the test still fails at

                      https://www.testexchangeconnectivity.com/

                      but i was able to successfully configure outlook to start pulling mail.

                      my mailbox is syncing as i type this post.

                      Comment


                      • #12
                        Re: relay issue

                        update-

                        my PC wired to a LAN (outside the work network) works w/o any issues.

                        i grabbed a laptop with a usb air card and it doesnt work very well with rpc over https configured. i guess the mobile broadband is still an issue with rpc over https.

                        i will test with another laptop and usb air card tomorrow and see if i get better results.

                        Comment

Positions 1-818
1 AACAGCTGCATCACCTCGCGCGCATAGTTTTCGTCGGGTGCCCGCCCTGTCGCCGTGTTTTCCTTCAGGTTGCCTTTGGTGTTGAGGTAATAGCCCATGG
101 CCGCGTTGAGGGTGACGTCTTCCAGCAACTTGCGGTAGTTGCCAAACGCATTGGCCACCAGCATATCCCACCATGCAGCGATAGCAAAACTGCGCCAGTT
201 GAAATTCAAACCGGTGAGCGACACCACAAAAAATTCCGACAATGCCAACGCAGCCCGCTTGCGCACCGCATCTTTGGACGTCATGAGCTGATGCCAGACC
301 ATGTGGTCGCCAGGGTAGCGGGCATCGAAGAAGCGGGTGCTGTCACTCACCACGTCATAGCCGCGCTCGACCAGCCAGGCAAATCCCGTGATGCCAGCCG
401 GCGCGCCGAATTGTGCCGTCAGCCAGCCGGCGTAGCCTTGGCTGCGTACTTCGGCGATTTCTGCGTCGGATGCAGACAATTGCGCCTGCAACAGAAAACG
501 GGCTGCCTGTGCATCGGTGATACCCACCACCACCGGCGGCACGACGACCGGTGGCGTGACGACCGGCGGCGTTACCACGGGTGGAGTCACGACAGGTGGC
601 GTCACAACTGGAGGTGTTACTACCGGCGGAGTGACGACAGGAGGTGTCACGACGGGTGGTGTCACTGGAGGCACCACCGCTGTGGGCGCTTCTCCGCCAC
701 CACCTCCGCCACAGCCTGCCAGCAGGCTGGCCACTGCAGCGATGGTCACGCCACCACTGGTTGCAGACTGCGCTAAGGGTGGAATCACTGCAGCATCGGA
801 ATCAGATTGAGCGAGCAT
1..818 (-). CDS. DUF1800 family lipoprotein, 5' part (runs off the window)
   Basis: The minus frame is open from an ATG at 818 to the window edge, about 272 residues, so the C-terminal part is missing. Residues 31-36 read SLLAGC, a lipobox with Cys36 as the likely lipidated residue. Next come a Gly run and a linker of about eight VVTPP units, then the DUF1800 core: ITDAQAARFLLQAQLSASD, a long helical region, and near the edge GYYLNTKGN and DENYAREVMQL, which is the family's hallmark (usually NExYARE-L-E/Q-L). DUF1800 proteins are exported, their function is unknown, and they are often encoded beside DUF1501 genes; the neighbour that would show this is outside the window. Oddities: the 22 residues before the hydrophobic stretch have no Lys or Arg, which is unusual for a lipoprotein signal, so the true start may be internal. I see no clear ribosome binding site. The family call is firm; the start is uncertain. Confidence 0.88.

• #13
                          Re: relay issue

                          tested a few more laptops with broadband data card...nothing, outlook hangs.

                          tested those same laptops with a wired internet connection, rpc over https works fine (off of the LAN with the exchange server).

                          edit- which is why i gave up on rpc over https a few years back when i first read about it. not reliable for the field workers. however, pop3 works great for them.

                          oh well...

                          Comment


                          • #14
                            Re: relay issue

                            As long as Outlook is on cached mode, there is nothing about using a wireless card that should cause Outlook to hang. I have been using RPC over HTTPS for years, over every kind of connection from a mobile phone (9.6k) up to leased lines. It has never let me down. Everything happens in the background, as that is what it is designed to do.